New Gillette ad: Right message. Wrong brand.

Posted on Posted in How to Guide for Marketers


The new Gillette ad has sparked quite a stir to start the year. As a marketer, I’ve been in the position where you make what you think is an excellent piece of work, and wait for the consumer to say it works. The reality of any risk you take is that some work, some don’t. Twelve million views are great, but 673,000 giving it a thumbs down on Youtube, and many of the negative comments floating around Youtube and Twitter.

To my fellow men: make no mistake, this is the right message. Maybe you shouldn’t have been the target. If it was intended to inspire change in men, it might not be working.

Would this same message work better if women were the target? Would men have maybe listened a bit better if the message said “hey women, you deserve better”

Purpose is never a strategy

I see people putting “this is a great example of a brand purpose strategy.” What is a brand purpose strategy? That sounds a little shallow. You can’t have a brand purpose strategy if you don’t have a brand purpose. Moreover, you can’t just make up a brand purpose that wasn’t your brand purpose last year, or fifty years ago, or it will feel fake.

Last year, Pepsi put out the infamous Kendell Jenner “save the world” ad, that flopped. It likely would have been fine if it was another brand. However, with Pepsi, it felt fake. For the past 50 years, Pepsi has used Michael Jackson, Britney Spears and Beyonce to “get people to dance and smile” and all of a sudden, they want to save the world?

Gillette has spent the past 50 years adding one more blade every couple of years, putting rubber in certain places on the blade and calling it a system. While they have “The best, a man can be” I’ve always thought that tagline was a bit of a cheesy 1970s, left over from the disco era. For all those purpose-loving folks; be careful, because if all you have is a hammer, everything starts to look like a nail. Gillette is a product-driven brand. Everything they do is about technology. You can’t just tack on a brand purpose to a product-driven brand and hope it works.

A brand is not what you say it is. A brand is what your consumer says it is.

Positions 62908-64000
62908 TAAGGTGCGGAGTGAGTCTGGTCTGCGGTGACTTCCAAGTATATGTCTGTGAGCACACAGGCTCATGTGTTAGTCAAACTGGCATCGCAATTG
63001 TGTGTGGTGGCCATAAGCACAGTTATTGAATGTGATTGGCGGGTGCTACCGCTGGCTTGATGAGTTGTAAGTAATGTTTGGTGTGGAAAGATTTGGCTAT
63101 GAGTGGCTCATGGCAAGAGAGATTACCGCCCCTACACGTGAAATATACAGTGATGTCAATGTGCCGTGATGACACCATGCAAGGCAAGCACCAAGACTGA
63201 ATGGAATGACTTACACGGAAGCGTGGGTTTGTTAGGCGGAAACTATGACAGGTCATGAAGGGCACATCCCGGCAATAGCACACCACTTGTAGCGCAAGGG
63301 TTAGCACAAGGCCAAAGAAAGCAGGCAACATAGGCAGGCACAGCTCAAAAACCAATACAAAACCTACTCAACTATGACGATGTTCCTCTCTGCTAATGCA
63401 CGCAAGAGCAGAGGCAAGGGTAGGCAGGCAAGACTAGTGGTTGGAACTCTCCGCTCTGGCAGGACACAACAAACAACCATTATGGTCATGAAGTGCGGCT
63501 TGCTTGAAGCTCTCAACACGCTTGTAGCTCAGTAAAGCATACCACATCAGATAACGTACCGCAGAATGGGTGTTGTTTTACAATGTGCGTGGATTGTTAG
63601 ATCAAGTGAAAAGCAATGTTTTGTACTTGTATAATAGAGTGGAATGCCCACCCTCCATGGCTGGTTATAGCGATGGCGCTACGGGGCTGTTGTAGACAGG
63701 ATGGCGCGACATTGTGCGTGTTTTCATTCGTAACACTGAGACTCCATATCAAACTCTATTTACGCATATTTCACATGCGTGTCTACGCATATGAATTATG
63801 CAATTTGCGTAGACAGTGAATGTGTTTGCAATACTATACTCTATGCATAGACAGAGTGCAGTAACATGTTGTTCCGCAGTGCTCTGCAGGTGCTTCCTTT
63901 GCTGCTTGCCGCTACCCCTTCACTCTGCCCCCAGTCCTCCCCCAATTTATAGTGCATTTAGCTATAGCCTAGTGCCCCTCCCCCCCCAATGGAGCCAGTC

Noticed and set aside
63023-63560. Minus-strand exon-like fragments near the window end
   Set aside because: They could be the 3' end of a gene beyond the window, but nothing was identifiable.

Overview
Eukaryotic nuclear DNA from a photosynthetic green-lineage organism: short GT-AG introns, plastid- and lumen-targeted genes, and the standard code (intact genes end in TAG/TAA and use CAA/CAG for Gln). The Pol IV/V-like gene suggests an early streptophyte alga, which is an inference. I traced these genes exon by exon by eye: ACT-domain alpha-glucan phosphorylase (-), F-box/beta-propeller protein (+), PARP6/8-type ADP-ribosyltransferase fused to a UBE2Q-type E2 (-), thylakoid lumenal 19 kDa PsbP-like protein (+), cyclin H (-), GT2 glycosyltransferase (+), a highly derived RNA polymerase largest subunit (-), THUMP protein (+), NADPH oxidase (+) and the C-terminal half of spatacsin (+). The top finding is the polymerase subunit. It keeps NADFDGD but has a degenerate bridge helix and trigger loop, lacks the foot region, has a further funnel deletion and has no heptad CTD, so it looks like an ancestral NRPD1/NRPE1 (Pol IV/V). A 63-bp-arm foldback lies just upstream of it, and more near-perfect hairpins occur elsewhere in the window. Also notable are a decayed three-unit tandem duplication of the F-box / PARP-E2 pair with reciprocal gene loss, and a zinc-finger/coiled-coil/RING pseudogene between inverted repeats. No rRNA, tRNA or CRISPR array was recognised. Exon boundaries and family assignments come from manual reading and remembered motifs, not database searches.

Even if you want it to be, that doesn’t make it so.

To paraphrase the CEO of Patagonia, one of the most purpose-driven brands around: “Purpose is never a strategy.”

If it’s just a strategy, you make brand purpose seem very shallow.

Have a look at the new Gillette ad: 

If the goal of the ad was to inspire men to be better versions of themselves, it’s not working. The majority of the backlash seems to be coming from men. I’ve worked on many brands focused on inspiring change, whether to quit smoking or adopt a new health routine. You cannot lecture, guilt or tell people to change. It would be best if you used a very gentle helping hand to move people through the stages of change. Even then, you have to expect resistance.

Maybe the brand is wrong. Perhaps the target is wrong.

Maybe this message should be towards women, not men. Use the same theme, same storyline, but instead of “you can be better” it could be “you deserve better.” If this was for Olay or Always, would men resist the idea as much? Could the message get out there for men to see, almost without the ability to challenge.

I love the #LikeAGirl campaign for Always.

The right message for our times. The right message for both women and men to hear. However, would this same ad have worked better on a different brand?

The bad news is about a month from now, and the financial-driven P&G will force the team to change up the brand message.

As a man, let’s not let Piers Morgan or the Twitter Cowboys speak for us. We actually should be better.

Don’t give up. This type of message is needed. Maybe another brand can take the torch and carry it.

This is what I wrote 3-4 years ago when Always launched #LikeAGirl

Always “Like a Girl” ad will re-define stereotypes

To learn more about this type of thinking, you should explore my new book, Beloved Brands.

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At Beloved Brands, our purpose is to help brands find a new pathway to growth. We believe that the more love your brand can generate with your most cherished consumers, the more power, growth, and profitability you will realize in the future.

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If you need our help, email me at or call me at 416 885 3911

You have my personal promise to help you solve your brand building challenges. I will give you new thinking, so you can unlock future growth for your brand.

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